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Paisley Park Records

When Warner Bros. Records and Prince stepped up their arrangement in 1985, it would grant him his own label, an imprint within the Warner Brothers machine. The terms of this arrangement permitted Prince to set up a standalone label for his own purposes and with full autonomy to sign other artists. This new label, Paisley Park Records, was founded on 1 February 1985 as a joint venture, with Warner Bros. looking after the promotion and distribution aspects (as WEA Records outside the US) and Paisley Park Records handling the recording output. This required Prince to handover the master tapes to Warner for slotting into their vast distribution and marketing network, which in later years proved a true bone of contention for Prince. Being a subsidiary, Paisley Park Records would remain under the auspices of Warner, yet Prince could credit his output to the new label which he was allowed to run as it were an independent outfit.

Paisley Park Records (logo)

The first release under Paisley Park Records was Prince and the Revolution’s Around The World In A Day, on 22 April 1985, which in typical Prince fashion contained a specially written song Paisley Park bearing the name of the new label. The track’s all-encompassing name was that of both his record label and new studio complex, which at this time Prince’s architect was drawing up its blueprints. The label took up an office at the then unfinished Paisley Park Studios on 1 May 1987, and using the postal address 1999 Avenue of the Stars. Eric Leed’s brother, Alan Leeds, was appointed its President of Operations (holding the post until 1991).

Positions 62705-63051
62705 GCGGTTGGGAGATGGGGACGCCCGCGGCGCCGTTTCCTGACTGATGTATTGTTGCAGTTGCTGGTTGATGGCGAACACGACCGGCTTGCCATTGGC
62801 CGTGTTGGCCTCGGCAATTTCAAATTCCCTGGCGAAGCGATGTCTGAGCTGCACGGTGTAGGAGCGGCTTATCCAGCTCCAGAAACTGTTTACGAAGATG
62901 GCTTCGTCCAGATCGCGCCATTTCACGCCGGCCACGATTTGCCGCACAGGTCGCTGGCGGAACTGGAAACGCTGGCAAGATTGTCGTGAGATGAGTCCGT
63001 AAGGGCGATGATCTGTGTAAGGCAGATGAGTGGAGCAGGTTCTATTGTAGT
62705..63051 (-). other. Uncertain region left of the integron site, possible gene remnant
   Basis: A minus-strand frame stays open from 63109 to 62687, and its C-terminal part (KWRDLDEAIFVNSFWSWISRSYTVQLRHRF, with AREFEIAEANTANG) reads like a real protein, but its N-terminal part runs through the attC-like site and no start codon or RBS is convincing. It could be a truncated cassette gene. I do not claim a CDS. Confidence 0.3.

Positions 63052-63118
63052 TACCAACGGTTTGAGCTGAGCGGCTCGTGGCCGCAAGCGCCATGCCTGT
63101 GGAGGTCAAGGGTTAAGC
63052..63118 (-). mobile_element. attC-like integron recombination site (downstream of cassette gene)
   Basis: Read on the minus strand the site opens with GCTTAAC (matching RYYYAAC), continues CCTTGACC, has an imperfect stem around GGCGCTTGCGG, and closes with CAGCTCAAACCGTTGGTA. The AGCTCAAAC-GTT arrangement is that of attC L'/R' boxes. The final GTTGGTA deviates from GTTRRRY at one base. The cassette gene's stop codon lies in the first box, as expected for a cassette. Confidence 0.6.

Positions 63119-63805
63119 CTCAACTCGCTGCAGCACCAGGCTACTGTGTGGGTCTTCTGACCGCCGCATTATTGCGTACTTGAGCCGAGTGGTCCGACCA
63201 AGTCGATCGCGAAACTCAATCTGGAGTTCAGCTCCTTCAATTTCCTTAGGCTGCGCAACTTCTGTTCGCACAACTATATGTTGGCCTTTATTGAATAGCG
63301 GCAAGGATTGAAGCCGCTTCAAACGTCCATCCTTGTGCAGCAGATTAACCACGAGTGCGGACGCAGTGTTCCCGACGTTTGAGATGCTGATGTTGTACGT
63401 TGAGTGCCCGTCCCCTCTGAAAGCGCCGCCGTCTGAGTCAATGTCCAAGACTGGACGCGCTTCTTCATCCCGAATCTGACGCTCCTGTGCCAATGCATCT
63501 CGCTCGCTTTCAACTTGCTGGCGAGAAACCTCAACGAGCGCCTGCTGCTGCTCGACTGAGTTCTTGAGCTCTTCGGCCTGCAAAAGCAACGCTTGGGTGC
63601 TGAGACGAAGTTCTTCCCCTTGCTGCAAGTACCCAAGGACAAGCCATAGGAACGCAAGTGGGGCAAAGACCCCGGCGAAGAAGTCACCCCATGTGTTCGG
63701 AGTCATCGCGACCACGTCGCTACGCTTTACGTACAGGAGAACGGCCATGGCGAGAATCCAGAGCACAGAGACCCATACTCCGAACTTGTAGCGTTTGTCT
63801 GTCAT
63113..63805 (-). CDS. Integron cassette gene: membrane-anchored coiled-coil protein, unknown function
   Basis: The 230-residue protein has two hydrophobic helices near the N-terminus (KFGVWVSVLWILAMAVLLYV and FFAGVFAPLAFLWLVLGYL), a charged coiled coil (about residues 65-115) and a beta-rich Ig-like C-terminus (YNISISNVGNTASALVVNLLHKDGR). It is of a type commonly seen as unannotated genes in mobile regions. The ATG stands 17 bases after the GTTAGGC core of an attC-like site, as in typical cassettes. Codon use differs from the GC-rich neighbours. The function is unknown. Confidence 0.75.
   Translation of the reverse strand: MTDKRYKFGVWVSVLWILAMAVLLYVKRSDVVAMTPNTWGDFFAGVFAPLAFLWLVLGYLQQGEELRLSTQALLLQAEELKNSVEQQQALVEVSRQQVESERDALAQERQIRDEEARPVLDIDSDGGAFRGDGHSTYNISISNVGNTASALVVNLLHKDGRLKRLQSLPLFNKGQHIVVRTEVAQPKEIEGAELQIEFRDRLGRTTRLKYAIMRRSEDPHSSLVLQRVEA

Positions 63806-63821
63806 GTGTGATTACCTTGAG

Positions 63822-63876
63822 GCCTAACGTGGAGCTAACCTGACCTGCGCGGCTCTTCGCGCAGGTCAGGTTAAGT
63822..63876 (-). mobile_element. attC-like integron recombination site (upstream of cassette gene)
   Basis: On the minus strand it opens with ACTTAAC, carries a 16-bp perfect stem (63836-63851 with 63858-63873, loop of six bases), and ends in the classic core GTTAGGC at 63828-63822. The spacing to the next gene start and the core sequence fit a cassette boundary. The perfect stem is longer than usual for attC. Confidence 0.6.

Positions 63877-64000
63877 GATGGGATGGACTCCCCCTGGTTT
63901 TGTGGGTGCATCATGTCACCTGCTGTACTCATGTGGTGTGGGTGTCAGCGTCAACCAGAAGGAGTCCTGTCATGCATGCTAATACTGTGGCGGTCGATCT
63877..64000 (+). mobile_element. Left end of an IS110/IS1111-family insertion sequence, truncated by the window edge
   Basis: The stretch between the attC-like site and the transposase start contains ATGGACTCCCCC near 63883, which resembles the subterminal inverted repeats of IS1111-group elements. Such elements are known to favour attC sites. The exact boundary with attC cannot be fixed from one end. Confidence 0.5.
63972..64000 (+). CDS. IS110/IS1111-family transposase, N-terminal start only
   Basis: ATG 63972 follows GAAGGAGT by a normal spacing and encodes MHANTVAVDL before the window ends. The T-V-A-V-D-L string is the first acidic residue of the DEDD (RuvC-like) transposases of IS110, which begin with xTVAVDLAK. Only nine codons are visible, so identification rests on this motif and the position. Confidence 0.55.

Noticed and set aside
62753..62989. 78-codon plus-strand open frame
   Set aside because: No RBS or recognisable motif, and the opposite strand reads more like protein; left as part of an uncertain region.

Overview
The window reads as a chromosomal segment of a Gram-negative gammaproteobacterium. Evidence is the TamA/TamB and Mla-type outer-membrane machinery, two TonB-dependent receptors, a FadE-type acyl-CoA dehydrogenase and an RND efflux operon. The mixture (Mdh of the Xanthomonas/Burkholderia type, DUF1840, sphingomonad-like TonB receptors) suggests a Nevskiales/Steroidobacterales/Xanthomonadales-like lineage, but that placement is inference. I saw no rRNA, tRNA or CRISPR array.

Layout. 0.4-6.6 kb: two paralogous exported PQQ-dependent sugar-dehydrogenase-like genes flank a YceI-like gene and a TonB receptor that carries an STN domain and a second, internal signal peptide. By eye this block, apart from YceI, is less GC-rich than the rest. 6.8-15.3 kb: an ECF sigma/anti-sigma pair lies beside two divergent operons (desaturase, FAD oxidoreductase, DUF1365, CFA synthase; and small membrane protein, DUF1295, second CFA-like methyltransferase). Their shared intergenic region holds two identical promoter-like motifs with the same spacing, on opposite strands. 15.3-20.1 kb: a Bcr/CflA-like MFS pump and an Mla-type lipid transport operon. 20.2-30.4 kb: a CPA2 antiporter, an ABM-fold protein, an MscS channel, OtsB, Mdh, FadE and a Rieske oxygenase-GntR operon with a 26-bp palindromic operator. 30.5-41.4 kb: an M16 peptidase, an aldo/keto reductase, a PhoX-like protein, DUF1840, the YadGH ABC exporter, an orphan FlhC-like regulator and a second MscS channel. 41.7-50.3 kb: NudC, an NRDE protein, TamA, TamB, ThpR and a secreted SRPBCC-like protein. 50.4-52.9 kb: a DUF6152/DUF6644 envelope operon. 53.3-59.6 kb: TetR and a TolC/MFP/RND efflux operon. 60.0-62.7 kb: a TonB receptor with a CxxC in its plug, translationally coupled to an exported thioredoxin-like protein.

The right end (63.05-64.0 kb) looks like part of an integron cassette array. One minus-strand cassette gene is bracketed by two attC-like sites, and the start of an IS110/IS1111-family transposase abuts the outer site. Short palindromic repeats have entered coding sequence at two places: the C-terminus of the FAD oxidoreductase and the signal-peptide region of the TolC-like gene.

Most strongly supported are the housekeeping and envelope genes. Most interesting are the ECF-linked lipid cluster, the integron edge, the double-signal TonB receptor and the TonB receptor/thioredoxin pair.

Paisley Park Records was run as a label in its own right, in that it did not exist to serve exclusively to Prince and his side-projects but other artists also, however it’s second and third releases that followed in quick succession were the debut album for The Family, released on 12 August 1985, with Sheila E’s Romance 1600 following on the 26th. In its eight years in existence, Paisley Park Records signed a total of twenty artists, the main signings being: The Family (signed 1985), Sheila E (1985), Madhouse (1987), Jill Jones (1987), Mavis Staples (1988), The Time (1990), Eric Leeds (1991), Ingrid Chavez (1991) and Carmen Electra (1993).

The remaining signings, whose albums received songs passed from Prince or no involvement at all, were: Mazarati (signed 1986, receiving 1 Prince penned track), Taja Sevelle (1987, 2 tracks), Dale Bozzio (1988, 1 track), Good Question (1988, no Prince involvement), The Three O’Clock (1988, 1 track), George Clinton (two albums 1989 and 1993, the latter receiving 2 tracks), Tony LeMans (1989, no Prince involvement), Kahoru Kohiruimaki (1989, who aided in the promotion of the Japanese leg of the Lovesexy Tour, got 2 tracks), and T.C. Ellis (1991, no Prince involvement). Projects for Cat Glover (signed 1989) and Rosie Gaines (1992, getting 3 tracks) were planned but were never released.